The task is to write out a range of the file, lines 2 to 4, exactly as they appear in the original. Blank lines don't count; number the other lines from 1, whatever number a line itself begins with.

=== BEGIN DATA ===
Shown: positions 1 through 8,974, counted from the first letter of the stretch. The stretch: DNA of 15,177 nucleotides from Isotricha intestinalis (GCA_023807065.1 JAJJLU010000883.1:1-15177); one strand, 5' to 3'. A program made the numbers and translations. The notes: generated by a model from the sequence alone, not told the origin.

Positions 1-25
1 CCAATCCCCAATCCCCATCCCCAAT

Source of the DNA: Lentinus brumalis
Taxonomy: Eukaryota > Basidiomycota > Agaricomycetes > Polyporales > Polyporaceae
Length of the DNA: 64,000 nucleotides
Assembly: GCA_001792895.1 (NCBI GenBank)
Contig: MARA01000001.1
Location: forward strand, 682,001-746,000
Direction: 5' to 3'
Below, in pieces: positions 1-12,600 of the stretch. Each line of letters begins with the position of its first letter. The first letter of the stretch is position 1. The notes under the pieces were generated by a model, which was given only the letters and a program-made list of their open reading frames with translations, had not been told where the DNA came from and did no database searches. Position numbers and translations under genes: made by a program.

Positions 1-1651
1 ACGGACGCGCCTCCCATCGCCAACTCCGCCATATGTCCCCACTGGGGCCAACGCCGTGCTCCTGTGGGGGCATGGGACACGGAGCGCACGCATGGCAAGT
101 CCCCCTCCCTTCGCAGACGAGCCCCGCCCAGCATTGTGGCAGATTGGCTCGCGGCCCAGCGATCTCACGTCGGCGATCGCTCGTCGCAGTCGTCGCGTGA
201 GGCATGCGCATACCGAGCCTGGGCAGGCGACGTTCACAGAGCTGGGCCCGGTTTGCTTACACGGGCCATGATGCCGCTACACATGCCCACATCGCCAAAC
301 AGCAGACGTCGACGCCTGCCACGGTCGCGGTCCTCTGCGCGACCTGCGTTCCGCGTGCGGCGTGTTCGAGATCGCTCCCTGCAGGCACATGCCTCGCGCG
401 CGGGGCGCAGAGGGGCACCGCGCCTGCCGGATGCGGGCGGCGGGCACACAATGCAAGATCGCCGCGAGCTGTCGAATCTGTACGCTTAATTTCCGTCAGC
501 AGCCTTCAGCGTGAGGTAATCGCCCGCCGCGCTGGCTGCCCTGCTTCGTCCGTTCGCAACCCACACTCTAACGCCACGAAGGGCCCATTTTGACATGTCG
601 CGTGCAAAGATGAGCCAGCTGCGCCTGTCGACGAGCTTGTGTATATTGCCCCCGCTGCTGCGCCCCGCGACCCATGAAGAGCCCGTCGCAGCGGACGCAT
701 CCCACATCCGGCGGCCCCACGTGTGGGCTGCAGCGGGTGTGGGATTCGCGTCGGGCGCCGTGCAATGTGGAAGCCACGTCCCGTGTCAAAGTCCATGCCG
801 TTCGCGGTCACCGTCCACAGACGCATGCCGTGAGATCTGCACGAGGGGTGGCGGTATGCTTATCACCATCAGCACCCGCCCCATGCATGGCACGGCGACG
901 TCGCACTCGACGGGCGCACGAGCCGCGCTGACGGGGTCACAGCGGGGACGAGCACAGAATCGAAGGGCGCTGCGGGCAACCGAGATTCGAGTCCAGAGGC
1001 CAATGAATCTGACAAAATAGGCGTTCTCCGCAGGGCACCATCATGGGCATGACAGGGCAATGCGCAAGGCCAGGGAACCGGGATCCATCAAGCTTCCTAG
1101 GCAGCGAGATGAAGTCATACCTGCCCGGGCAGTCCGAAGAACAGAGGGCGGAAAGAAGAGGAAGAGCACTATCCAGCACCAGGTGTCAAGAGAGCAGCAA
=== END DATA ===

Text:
Positions 1-25
1 CCAATCCCCAATCCCCATCCCCAAT

Source of the DNA: Lentinus brumalis